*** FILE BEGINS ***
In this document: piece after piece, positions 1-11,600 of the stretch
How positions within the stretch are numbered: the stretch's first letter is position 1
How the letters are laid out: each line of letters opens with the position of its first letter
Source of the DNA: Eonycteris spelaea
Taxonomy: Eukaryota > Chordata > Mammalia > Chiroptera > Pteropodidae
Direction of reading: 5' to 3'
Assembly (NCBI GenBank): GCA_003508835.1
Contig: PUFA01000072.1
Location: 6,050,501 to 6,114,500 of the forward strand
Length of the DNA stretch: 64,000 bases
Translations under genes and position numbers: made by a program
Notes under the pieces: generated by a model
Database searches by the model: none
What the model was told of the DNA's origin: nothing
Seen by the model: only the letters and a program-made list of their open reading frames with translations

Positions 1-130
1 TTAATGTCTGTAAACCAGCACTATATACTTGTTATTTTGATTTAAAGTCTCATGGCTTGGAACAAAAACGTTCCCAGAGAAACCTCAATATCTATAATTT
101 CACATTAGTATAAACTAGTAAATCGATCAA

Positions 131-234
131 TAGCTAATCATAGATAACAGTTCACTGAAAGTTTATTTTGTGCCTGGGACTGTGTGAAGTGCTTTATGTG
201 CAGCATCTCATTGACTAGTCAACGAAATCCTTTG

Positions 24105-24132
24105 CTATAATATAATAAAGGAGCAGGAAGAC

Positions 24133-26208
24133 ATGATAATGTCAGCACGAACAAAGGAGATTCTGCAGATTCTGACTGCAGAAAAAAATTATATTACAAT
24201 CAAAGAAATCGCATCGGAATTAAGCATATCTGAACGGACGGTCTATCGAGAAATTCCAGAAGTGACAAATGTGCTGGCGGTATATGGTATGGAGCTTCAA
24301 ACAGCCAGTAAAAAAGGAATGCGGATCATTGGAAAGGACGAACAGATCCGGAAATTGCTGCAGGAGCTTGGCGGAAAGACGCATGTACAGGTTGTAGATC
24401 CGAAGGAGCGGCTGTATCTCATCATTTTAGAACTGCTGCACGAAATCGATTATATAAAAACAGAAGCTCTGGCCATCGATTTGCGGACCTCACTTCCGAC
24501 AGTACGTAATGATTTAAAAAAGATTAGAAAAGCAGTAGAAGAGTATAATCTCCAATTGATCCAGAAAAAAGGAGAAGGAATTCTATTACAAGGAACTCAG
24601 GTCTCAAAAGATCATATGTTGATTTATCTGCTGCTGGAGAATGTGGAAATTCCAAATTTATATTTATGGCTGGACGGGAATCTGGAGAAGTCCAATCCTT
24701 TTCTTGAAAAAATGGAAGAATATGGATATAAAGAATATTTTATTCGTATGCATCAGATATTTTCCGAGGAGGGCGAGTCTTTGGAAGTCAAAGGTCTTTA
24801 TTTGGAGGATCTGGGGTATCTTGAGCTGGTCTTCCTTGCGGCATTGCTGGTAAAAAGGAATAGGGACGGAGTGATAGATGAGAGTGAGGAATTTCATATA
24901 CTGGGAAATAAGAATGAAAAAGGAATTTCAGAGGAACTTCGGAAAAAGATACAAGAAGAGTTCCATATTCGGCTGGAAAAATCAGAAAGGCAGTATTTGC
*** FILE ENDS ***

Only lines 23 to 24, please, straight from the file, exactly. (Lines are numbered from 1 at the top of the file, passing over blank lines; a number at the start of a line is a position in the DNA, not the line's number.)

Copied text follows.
24105 CTATAATATAATAAAGGAGCAGGAAGAC

Positions 24133-26208